New York Times public editor Arthur Brisbane’s blog posts on “truth vigilantism” have certainly generated a lot of discussion.
What is “truth vigilantism”? It’s the theory that reporters for the Times should aggressively fact-check “false” assertions made by politicians or other newsmakers in the course of reporting on them — even, apparently, if the assertion is an opinion, hyperbole or statements that are difficult to submit to a truth test.
I thought The Wall Street Journal‘s James Taranto had the best response to the dust-up:
Brisbane’s examples make clear that when he poses the question whether the Times should become a “truth vigilante,” what he is asking is whether the entire paper should become an opinion section–whether the Times’s news pages should emulate (editorial columnist Paul) Krugman, albeit perhaps with a somewhat softer tone (“misleading interpretation” instead of “complete fabrication”).
To hear Brisbane tell it, there is a demand for such a transformation. He writes that he gets emails from “readers who, fed up with the distortions and evasions that are common in public life, look to The Times to set the record straight” and who “worry less about reporters imposing their judgment on what is false and what is true.”
If that kind of “judgment” is what they want, they can get it from Krugman and the paper’s other columnists and editorialists. Why do those readers feel something is lacking in the paper if reporters are more restrained about expressing their opinions than opinion writers are?
Exactly right. Those complaining to the Times about this seem to think that ostensibly unbiased reporters, who juggle multiple assignments across various beats, locations and time zones, should act more like hyperfocused partisan bloggers, who live to parse political speech down to the subatomic level. If you think charges of “media bias” are pervasive now, they’d be much more difficult to refute if news organizations adopted this policy.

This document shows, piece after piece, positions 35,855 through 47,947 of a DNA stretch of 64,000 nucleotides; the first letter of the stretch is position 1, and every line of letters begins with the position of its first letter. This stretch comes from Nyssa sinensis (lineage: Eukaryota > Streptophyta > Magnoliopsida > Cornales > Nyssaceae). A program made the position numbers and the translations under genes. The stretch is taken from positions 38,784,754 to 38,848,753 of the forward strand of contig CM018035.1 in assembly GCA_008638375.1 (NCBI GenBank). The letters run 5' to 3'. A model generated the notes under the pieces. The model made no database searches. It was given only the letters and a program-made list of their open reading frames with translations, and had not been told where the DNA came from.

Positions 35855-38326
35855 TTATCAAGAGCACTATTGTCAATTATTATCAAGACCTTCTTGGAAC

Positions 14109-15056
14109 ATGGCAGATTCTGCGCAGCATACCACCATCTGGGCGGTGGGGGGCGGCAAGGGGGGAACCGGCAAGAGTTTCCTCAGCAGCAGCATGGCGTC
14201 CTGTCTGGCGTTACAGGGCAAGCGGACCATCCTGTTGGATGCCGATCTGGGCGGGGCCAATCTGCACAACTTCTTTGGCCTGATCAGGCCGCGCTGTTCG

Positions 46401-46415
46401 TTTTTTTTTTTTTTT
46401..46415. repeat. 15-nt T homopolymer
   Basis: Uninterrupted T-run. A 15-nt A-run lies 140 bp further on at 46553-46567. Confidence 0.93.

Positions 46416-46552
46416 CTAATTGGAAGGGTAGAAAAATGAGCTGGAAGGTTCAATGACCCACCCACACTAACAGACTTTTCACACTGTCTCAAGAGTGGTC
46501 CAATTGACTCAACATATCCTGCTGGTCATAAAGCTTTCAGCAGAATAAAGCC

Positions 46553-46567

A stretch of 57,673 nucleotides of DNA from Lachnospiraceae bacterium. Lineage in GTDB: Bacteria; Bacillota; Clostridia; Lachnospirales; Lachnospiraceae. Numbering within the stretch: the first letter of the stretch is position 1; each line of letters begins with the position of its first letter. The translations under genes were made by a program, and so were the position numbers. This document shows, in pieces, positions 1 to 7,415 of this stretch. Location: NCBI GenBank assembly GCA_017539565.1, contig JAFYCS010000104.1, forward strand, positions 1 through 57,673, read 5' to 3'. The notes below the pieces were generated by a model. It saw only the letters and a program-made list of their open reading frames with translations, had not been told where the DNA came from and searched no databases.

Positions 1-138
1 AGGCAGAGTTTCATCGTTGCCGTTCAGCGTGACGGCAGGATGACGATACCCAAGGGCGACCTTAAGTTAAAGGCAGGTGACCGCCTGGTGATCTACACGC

But bias is the least of the problems with “truth vigilantism.” By far the biggest is this: Few organizations have the time, or the bodies, to do it, especially in today’s downsized, Web-driven newsrooms ruled by a culture of “first and fastest.” As Jack Shafer of Reuters points out:
But to be fair to Brisbane — and I promise not to make this a habit — I think he was asking how fully reporters must tweeze every utterance spoken by newsmakers. Politics teems with gray areas and half-truths. If a reporter were to investigate every assertion of fact — assuming that that’s possible on deadline — the story he was supposed to be working on would dissolve into pixel dust. Infinite skepticism is swell, but it requires infinite fact-checking, and who has time for that?
Holding our leaders accountable is important, but fact-checking must be practical, and it must draw a careful distinction between actual misrepresentations of facts and mere expressions of opinion, no matter how poorly framed or obnoxious they seem.
Thankfully, Jill Abramson, the Times‘ executive editor, seems to get it. She wrote this as an addendum to Brisbane’s second blog post on the matter:
We have to be careful that fact-checking is fair and impartial, and doesn’t veer into tendentiousness. Some voices crying out for “facts” really only want to hear their own version of the facts.
Good point. There are plenty of problems with independent fact-checking organizations like Polifact. It would be a shame if great news organizations like The New York Times start heading in the same direction.
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